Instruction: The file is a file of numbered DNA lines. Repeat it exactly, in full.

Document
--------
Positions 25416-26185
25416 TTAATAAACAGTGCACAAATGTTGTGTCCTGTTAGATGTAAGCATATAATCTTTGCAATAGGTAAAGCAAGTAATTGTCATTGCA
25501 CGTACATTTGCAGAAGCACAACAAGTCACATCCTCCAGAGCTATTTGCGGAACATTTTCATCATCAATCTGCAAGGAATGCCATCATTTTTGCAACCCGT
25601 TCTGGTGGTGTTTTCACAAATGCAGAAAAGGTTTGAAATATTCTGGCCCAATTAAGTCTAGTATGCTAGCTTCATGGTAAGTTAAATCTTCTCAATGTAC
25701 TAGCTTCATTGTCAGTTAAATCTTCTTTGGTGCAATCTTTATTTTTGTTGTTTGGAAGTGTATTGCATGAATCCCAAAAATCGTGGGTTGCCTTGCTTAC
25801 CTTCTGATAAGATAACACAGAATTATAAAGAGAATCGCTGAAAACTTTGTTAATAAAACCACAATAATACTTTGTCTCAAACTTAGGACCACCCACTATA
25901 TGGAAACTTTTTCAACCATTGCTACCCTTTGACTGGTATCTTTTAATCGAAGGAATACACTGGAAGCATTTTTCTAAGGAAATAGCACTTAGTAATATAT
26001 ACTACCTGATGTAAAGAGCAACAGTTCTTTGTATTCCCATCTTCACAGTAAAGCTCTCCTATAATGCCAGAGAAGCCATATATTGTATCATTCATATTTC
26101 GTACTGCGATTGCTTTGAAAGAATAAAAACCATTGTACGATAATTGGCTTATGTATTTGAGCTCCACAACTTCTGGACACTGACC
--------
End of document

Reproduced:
Positions 25416-26185
25416 TTAATAAACAGTGCACAAATGTTGTGTCCTGTTAGATGTAAGCATATAATCTTTGCAATAGGTAAAGCAAGTAATTGTCATTGCA
25501 CGTACATTTGCAGAAGCACAACAAGTCACATCCTCCAGAGCTATTTGCGGAACATTTTCATCATCAATCTGCAAGGAATGCCATCATTTTTGCAACCCGT
25601 TCTGGTGGTGTTTTCACAAATGCAGAAAAGGTTTGAAATATTCTGGCCCAATTAAGTCTAGTATGCTAGCTTCATGGTAAGTTAAATCTTCTCAATGTAC
25701 TAGCTTCATTGTCAGTTAAATCTTCTTTGGTGCAATCTTTATTTTTGTTGTTTGGAAGTGTATTGCATGAATCCCAAAAATCGTGGGTTGCCTTGCTTAC
25801 CTTCTGATAAGATAACACAGAATTATAAAGAGAATCGCTGAAAACTTTGTTAATAAAACCACAATAATACTTTGTCTCAAACTTAGGACCACCCACTATA
25901 TGGAAACTTTTTCAACCATTGCTACCCTTTGACTGGTATCTTTTAATCGAAGGAATACACTGGAAGCATTTTTCTAAGGAAATAGCACTTAGTAATATAT
26001 ACTACCTGATGTAAAGAGCAACAGTTCTTTGTATTCCCATCTTCACAGTAAAGCTCTCCTATAATGCCAGAGAAGCCATATATTGTATCATTCATATTTC
26101 GTACTGCGATTGCTTTGAAAGAATAAAAACCATTGTACGATAATTGGCTTATGTATTTGAGCTCCACAACTTCTGGACACTGACC